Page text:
Strengthening Constitutional Self-Government

No Left Turns

Roberts and precedent

Among the questions John Roberts will be asked in his confirmation hearings are a number regarding his respect for precedent (above all, of course, Roe v. Wade). See, for example, here and here.

I just came across a nice, and nicely problematical, statement of the regard one should have for precedent in Sandra Day O’Connor’s dissent in City of Boerne v. Flores:

Stare decisis concerns should not prevent us from revisiting our holding in Smith. " `[S]tare decisis is a principle of policy and not a mechanical formula of adherence to the latest decision, however recent and questionable, when such adherence involves collision with a prior doctrine more embracing in its scope, intrinsically sounder, and verified by experience.’" [citations omitted] This principle is particularly true in constitutional cases, where--as this case so plainly illustrates--correction through legislative action is practically impossible." [citation omitted] I believe that, in light of both our precedent and our Nation’s tradition of religious liberty, Smith is demonstrably wrong. Moreover, it is a recent decision. As such, it has not engendered the kind of reliance on its continued application that would militate against overruling it. Cf. Planned Parenthood of Southeastern Pa. v. Casey, 505 U.S. 833, 855 -856 (1992).

Aside from the ad hoc defense of Roe, O’Connor puts precedent in its place. When important doctrinal or constitutional matters supervene, precedent should give way. The fact that the precedent is long-standing (think Plessy v. Ferguson, much older in 1954 than Roe is now) pales in the face of these other considerations.

I wonder if someone who uttered all but the last two sentences of that opinion could win any support in the left wing of the Democratic Party.

Discussions - 4 Comments

The Dems would certainly vote for such a person if he were a liberal, which is to say that it’s not precedent per se that the Dems care about (think Roper and Lawrence, which both overturned directly-on-point precedent that was less than 20 years old--yet the Dems love both decisions), it’s indefensible liberal-activist precedent that they’re afraid a conservative judge will vote to correct.

As my friend Peter Berkowitz argues in the current issue of Policy Review, the decision in Roe has produced a delicate social equilibrium that is an important contribution to the stability and fabric of the American regime, despite some important defects in legal reasoning. This is just the kind of case where, I would argue, the Supreme Court should not overrule itself. Unlike Bowers (the sodomy case) where the court discovered that its decision was at odds with the current or emerging social equilibrium not only in America but other liberal democracies.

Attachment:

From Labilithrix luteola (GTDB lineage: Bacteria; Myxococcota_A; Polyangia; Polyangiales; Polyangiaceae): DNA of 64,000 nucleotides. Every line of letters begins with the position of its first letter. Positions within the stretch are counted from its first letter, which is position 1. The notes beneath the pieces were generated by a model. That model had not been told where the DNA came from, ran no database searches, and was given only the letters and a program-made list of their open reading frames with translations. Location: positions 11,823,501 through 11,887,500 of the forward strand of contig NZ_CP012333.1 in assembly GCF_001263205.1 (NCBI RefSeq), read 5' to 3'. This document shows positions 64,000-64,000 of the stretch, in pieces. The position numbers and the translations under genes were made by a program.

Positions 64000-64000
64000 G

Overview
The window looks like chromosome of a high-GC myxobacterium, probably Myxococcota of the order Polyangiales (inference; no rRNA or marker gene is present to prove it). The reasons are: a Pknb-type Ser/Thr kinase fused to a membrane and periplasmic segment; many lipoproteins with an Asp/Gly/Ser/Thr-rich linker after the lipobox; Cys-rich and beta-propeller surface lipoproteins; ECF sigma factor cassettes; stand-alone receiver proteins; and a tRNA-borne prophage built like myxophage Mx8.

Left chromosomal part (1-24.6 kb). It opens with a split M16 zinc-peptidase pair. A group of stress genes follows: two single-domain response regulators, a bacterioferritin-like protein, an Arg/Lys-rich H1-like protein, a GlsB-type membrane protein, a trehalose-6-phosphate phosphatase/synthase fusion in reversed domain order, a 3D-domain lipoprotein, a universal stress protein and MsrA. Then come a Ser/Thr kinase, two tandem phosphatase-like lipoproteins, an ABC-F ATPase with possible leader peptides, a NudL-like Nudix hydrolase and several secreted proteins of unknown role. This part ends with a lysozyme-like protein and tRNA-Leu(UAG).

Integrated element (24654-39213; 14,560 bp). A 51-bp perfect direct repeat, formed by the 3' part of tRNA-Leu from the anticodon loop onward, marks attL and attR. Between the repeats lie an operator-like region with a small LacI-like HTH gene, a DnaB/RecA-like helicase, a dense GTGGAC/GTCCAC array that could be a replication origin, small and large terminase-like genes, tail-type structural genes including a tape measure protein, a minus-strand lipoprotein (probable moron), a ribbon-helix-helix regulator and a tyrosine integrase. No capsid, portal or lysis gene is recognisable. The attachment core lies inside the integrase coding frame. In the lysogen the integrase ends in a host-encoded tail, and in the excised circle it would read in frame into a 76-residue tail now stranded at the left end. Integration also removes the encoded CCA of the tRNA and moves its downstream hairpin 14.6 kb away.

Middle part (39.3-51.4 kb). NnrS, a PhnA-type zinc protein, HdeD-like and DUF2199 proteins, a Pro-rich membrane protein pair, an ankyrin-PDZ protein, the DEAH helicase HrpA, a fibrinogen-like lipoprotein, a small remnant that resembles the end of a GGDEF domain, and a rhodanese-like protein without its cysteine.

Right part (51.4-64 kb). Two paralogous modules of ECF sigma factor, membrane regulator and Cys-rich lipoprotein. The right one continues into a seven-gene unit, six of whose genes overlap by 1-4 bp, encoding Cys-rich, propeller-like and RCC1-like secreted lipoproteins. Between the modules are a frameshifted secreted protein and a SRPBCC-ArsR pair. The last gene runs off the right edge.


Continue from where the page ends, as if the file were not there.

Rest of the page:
The Bowers v. Hardwick/Lawrence v. Texas example should teach liberals not to go down the path of expecting the justices to be slaves to their own past decisions. We need an articulation of what is at stake in overruling a decision, and part of your quote displays well the kind of considerations that must guide a justice.

Rob...what do you mean "delicate social equilibrium" that is "important to the stability and fabric" of our society? With all due respect, that sounds like something someone would say who had a vested interest in something that is about to be lost. I doubt conservatives would think of Roe in this way...they are the ones who’ve had to put up with it for decades. Indeed, couldn’t you say this about any long-lasting Supreme Court decision, particularly if you support that decision?

Dear Dain,

There are many Supreme Court decisions that don’t have the role of stabilizing intense social controversy. I think that many conservatives have indeed "put up" with that ruling, because many of them are reasonable people who realize that though they would strike the balance in a different way, this is indeed a question of balance and not absolutes.

Do I support Roe? Politically, I think it is a decision infused with laudable mainstream American values, and I do not think the Court was wrong to imply a right to privacy as part of the American constitutional order. The way in which the judges crafted that right may appear at times result-oriented and injudicious. A fetus is both a human organism and also a physical appendage to another human being’s body, which makes demands on that body and can put it at risk. This is a unique and difficult situation for rights jurisprudence and any positive legal doctrine has to draw some distinctions that could be considered "conventional" or partly "arbitrary" because no abstractconstruct from rights jurisprudence can exactly say to us which aspect of the fetus’s situation, its incipient humanity or its risk-laden parisitism on the mother, should be more determinative in the balance of rights and interests. Given the difficulty, I have sympathy for the Roe court, and the distinctions it drew.

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